Resources

Client Alerts, News Articles, Blog Posts, & Multimedia

Everything you need to know about BMD and the industry.

Ohio Modernizes and Improves its Laws Governing Limited Liability Companies

Client Alert

Effective Feb. 11, 2022, the Ohio Revised Limited Liability Company Act (“Revised Act”) now governs all limited liability companies formed under Ohio law. The law updates and replaces the existing LLC Act and has important implications for business owners in Ohio. Passage of the Revised Act makes Ohio one of only 16 states that permits the formation of “Series” LLCs. The legislation is intended to be one of the most progressive LLC acts in the country, but retains the terminology used in Ohio’s current LLC act. A summary of important changes is provided below.

Governance of Ohio LLCs

The Revised Act grants LLC members more control over conducting the LLC’s affairs. The Revised Act eliminates the distinction between member-managed and manager-managed LLCs and allows members of an LLC to organize their business as they see fit. The LLC’s governance structure may be set forth in the operating agreement or by decision of the members in accordance with the operating agreement. Under the Revised Act, LLCs may implement a structure similar to for-profit corporation governance, such as a board of directors.

‘Series’ LLCs Permitted in the Revised Act

The Revised Act makes asset protection simpler and more flexible for Ohio investors. The Revised Act reduces shared liability among multiple properties or assets because of its acceptance of Series LLCs. A Series LLC creates one “parent” LLC and several "children" sub-LLCs among which to split assets. Practically, if one of the sub-series LLCs gets sued, the assets held by the other children sub-LLCs and the parent LLC are shielded from any shared liability. While investors obtain the same asset protection that comes with using multiple, traditional LLCs, in a Series LLC model, only one parent LLC is opened. Assets owned by one Series are shielded from the risk of liability of others within the same Series LLC.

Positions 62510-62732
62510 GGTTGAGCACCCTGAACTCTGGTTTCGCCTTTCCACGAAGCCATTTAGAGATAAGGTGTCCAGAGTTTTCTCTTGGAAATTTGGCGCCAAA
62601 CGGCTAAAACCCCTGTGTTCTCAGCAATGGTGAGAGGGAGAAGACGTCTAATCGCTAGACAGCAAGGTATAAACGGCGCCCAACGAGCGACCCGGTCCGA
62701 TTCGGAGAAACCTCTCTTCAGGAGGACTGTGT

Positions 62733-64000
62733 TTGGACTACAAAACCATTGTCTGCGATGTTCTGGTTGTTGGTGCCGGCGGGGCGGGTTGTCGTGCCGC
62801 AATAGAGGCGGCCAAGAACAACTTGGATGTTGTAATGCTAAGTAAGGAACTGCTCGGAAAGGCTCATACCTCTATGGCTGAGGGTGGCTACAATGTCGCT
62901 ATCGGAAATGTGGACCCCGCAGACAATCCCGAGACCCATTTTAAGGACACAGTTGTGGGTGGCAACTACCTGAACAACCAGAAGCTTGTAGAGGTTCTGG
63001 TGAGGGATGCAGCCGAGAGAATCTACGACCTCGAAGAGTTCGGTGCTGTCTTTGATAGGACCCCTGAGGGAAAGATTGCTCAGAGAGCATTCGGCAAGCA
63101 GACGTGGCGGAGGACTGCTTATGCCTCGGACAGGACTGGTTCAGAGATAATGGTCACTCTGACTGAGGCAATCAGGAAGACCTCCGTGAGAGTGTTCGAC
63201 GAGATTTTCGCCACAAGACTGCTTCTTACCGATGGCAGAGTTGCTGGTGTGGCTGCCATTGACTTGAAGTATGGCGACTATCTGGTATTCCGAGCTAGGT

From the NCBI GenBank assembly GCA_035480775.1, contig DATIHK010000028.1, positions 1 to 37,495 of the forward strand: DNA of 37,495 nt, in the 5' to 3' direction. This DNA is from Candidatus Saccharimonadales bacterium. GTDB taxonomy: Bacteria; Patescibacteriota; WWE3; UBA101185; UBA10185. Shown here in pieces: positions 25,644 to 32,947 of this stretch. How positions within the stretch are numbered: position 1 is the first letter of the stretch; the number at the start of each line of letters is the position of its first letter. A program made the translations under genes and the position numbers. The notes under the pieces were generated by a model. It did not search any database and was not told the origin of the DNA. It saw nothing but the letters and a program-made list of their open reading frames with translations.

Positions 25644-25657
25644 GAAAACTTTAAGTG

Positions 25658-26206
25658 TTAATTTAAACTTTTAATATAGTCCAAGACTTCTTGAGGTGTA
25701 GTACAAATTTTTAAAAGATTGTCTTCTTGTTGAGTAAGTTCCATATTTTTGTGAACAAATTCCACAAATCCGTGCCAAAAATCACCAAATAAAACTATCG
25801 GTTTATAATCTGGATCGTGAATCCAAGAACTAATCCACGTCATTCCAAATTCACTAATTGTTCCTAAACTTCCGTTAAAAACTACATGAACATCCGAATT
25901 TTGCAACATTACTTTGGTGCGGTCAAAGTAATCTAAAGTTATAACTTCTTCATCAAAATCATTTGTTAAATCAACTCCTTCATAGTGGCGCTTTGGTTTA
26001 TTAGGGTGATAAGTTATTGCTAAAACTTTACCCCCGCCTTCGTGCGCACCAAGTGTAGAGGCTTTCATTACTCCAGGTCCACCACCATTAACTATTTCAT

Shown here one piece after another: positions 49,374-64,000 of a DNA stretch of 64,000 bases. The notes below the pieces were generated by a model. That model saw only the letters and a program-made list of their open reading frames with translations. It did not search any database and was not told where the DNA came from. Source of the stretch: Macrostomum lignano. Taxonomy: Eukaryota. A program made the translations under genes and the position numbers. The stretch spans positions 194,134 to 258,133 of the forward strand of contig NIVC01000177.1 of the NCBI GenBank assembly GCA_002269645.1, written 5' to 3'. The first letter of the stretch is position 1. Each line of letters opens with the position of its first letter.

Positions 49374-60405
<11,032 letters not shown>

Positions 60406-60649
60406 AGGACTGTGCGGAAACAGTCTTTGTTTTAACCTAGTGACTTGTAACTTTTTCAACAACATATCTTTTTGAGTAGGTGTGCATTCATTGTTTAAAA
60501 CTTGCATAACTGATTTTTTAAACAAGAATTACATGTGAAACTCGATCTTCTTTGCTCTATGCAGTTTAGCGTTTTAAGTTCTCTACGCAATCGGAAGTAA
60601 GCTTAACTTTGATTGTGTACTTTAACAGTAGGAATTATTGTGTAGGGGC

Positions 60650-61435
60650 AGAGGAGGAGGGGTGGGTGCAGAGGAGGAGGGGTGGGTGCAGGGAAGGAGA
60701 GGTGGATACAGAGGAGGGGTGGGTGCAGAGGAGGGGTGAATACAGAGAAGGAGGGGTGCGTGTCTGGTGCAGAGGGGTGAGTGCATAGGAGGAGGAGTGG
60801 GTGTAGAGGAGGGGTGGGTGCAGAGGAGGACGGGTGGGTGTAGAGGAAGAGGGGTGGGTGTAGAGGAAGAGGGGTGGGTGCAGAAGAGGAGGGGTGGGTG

Practically, a Series LLC structure is useful in a limited set of circumstances.  Real estate investors are primary users of Series LLCs because of the ease and applicability of Series LLCs to investment property portfolios. Rather than creating multiple companies to own investment property, each Series LLC adds inherent investment protection by isolating one property from the others.

Cancellation for Failure to Maintain Statutory Agent

The Revised Act also imposes statutory penalties on LLCs that fail to maintain (or fail to update) their statutory agent’s name and address. The Revised Act directs the Secretary of State to cancel an LLC’s registration, after providing the LLC with notice and a 30-day opportunity to cure. The Revised Act provides for the ability to reinstate a cancelled LLC by submitting the appropriate form and paying a fee.

Cost and Tax Benefits

The Revised Act has strong cost and tax benefits, too. For example, investors will pay fewer registration fees for multiple LLCs when using the Series LLC model. Additionally, only one federal employer identification number is needed for a Series LLC and each sub-series is listed on one singular tax return.